D supporting S/S mechanism directly.
 
 It would make using of signals/slots as easy as calling of functions, 
 for instance. But if Walter (and D community) thinks that the S/S 
 mechanism is not important enough to be added to D specs (ever), then 
 Phobos should have a S/S library (in the future). It would make 
 implementation of classes having signals/slots more tedious though. 
 Fortunately using of such classes would be as easy (I looked at some 
 examples of dcouple).

I think there are benefits / downsides to both options of language and library implementation. Personally I favor a library option, and if it would be included in some (de facto or official) standard library that would be good indeed. In C++ the existing library solutions are very nice and prove that a preprocessor like QT uses is not needed at all. I think it can be done in D even better, because of delegate support and template features. The benefit of a library solution is less language bloat, more flexible and possible competition. Some libraries also perhaps don't want to use the signal-slot mechanism, like harmonia which prefers to use sinking-bubbling. It's not that it's not important enough, it's more that it fits better in a library for a language like D imho.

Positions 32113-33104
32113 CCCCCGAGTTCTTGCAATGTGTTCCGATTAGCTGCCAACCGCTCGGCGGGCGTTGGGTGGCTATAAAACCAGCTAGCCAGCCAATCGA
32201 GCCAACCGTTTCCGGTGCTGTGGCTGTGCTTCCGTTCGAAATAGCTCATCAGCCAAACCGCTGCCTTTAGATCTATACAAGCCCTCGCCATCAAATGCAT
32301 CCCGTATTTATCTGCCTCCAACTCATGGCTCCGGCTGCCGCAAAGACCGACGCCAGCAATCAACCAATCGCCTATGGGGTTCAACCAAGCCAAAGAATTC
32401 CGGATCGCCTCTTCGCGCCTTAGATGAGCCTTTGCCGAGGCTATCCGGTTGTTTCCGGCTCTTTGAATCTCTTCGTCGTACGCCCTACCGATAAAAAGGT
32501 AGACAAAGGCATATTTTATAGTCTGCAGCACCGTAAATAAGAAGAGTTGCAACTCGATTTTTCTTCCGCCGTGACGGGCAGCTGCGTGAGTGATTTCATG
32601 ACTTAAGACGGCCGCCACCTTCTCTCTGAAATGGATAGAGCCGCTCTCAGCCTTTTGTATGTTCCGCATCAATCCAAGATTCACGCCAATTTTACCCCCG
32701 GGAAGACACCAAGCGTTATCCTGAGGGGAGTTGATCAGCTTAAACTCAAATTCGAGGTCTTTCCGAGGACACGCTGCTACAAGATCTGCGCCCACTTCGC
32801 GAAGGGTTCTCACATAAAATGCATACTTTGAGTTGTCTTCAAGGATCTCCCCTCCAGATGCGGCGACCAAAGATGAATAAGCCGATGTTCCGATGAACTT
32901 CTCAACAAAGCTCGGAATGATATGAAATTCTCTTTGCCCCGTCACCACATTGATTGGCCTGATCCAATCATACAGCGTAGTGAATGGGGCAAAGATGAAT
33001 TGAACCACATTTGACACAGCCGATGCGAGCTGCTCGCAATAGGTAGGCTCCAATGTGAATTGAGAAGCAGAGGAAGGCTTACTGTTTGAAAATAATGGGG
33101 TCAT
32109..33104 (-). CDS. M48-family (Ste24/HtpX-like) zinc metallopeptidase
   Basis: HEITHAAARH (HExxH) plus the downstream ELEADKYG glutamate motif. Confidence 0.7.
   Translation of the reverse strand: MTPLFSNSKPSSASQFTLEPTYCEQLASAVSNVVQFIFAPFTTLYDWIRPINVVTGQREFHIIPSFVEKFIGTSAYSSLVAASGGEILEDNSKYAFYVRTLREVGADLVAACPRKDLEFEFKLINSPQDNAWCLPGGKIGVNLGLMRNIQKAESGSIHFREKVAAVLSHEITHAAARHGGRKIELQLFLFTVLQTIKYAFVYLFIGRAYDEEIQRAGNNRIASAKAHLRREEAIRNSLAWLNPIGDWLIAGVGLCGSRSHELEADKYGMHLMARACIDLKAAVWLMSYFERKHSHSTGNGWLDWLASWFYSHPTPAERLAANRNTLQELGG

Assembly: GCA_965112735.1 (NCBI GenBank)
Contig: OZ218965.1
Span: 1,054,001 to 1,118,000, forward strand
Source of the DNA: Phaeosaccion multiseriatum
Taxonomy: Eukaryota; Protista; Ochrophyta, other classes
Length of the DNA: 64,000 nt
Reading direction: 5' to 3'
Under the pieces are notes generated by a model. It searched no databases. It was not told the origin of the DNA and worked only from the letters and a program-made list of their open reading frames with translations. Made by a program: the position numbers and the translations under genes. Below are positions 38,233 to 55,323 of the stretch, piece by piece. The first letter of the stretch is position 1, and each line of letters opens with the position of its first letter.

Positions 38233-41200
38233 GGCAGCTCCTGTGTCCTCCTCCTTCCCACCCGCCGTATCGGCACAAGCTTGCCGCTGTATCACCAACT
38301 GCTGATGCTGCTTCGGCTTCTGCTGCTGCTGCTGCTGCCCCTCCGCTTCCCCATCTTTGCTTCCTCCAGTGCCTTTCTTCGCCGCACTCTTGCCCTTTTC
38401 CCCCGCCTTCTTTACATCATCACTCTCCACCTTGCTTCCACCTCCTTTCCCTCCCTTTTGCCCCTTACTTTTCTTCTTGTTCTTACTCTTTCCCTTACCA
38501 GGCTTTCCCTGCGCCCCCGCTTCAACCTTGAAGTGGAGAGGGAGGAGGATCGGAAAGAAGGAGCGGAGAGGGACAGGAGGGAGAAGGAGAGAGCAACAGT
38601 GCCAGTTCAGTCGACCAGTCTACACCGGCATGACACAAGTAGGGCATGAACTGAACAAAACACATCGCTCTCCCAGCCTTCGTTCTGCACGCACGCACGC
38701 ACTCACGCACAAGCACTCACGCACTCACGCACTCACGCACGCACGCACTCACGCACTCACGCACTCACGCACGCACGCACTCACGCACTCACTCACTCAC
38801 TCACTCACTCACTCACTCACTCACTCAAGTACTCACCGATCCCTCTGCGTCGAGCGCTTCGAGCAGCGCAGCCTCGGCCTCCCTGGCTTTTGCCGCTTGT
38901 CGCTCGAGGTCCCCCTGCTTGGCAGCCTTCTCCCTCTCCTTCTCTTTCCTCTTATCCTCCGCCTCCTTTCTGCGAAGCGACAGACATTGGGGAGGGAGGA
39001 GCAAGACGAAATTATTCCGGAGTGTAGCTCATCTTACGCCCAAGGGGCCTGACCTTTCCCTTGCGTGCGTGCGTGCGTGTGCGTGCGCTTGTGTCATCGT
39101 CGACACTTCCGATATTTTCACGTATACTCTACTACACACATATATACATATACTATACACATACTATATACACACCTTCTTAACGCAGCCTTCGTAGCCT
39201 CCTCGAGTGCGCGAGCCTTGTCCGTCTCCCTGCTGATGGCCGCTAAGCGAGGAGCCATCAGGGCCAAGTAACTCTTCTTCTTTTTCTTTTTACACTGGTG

Sep 03 2006
prev sibling next sibling parent Bruno Medeiros <brunodomedeiros+spam com.gmail> writes:
Kristian wrote:
 On Sun, 03 Sep 2006 13:01:28 +0300, Bruno Medeiros 
 <brunodomedeiros+spam com.gmail> wrote:
 Kristian wrote:
 It would be nice if D had a signal/slot mechanism similiar to Qt:
 http://doc.trolltech.com/4.1/signalsandslots.html
  It's an elegant way to handle messages sent between objects. It 
 beats event table declarations used by other GUI libraries IMHO.
  It would make D a lot more appealing language to write GUI 
 applications. Think of wxWidgets written in D... ;)
   I think it would be quite simple to build a S/S support for a 
 compiler (at first glance, at least). For example:
  The 'Object' class has a pointer to S/S data (it's null if the